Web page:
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How to Sing with Vibrato

Teaching students to have a vibrato is tricky, because it’s more about NOT doing something than forcing our voices to wiggle around the pitch that we’re intending to sing. In these videos I show you several exercises that can help you get started to work towards a vibrato. Some key things to keep in mind as you practice with them: First, keep it all in a very comfortable range. Vibrato occurs when there is an even distribution of work between the diaphragmatic muscles and the vocal fold. If one or the other is applying force out of context with the other, your vibrato will tend not to occur, or it will sound affected and un-natural. If you’ve ever heard vocalists where their vibrato sounds really choppy and disconnected, this is one of the results you can get when you force it. Second, be patient. What we’re looking for here is a subtle feeling of release and ‘wobble’ in our voices. It’s as if in singing it has a uncertain instability that is comfortable, rather than concerning. When you practice, try the first two exercises and keep your focus on the airflow and vowels. Try to keep the air as steady as possible and see if you get a sensation that your voice could shimmy ever so slightly. From there, try to encourage your voice to do just that but keep focusing on keeping the air stable. If your vibrato starts to be too centered on oscillation of airflow, it’ll get choppy. Finally, if you have questions, get in touch. I am easy to reach on Twitter: @jtrolka or use the contact forms on either this website or Here – Voice Lessons in London. Thanks for watching and reading! Here are the new online singing lessons for vibrato in descending order or range, from Soprano to Baritone.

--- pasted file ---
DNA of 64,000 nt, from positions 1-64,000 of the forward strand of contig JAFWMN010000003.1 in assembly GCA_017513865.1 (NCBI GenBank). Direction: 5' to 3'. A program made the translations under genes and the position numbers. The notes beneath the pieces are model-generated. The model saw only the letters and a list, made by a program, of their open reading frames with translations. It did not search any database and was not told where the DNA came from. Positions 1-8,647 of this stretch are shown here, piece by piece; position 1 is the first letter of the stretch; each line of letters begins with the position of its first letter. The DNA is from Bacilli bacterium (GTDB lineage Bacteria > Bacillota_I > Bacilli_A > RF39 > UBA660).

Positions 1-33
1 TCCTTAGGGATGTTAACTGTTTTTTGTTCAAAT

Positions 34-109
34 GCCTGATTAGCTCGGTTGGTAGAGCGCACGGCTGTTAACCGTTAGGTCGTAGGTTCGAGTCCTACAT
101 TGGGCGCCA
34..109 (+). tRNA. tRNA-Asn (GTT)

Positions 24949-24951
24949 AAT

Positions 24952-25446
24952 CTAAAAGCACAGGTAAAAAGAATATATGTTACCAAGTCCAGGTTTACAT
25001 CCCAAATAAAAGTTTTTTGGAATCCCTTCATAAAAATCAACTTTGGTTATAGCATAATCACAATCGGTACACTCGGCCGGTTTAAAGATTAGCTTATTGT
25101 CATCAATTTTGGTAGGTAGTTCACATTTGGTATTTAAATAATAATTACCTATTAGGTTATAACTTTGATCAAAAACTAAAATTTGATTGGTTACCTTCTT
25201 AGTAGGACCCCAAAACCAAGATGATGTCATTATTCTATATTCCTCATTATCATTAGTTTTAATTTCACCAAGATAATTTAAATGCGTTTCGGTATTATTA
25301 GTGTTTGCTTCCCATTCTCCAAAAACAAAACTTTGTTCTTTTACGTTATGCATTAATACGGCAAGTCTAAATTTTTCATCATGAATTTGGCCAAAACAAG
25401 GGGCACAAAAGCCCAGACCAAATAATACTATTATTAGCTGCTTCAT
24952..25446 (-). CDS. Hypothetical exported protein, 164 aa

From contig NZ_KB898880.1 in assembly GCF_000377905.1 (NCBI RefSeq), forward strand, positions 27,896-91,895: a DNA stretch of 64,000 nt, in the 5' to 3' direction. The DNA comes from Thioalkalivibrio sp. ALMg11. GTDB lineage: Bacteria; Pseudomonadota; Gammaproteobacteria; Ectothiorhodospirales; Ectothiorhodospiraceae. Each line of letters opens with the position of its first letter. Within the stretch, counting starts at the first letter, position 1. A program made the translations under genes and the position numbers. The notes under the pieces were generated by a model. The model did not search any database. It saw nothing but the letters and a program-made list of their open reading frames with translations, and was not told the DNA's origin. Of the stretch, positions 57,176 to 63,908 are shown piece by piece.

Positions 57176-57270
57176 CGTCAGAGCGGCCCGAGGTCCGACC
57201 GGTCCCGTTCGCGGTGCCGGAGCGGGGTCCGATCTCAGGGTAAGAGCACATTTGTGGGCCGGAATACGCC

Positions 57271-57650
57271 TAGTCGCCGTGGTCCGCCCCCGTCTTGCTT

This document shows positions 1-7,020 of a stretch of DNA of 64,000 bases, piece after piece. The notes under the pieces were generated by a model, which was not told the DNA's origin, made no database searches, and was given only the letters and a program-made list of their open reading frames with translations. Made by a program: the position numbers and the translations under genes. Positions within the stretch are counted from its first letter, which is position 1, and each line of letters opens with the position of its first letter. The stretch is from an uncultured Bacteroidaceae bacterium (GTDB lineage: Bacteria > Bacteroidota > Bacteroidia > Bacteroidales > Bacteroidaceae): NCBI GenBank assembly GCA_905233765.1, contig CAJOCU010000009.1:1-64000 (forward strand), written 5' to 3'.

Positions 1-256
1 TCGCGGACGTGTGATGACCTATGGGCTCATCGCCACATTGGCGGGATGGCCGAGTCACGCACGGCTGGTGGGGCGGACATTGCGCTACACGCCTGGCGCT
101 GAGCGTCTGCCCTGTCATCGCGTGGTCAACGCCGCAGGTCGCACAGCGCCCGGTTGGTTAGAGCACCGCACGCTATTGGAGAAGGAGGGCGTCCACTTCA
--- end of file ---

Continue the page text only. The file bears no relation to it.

This entry was posted on Friday, September 25th, 2015 at 4:41 pm and is filed under Voice Instruction. You can follow any responses to this entry through the RSS 2.0 feed. Responses are currently closed, but you can trackback from your own site.

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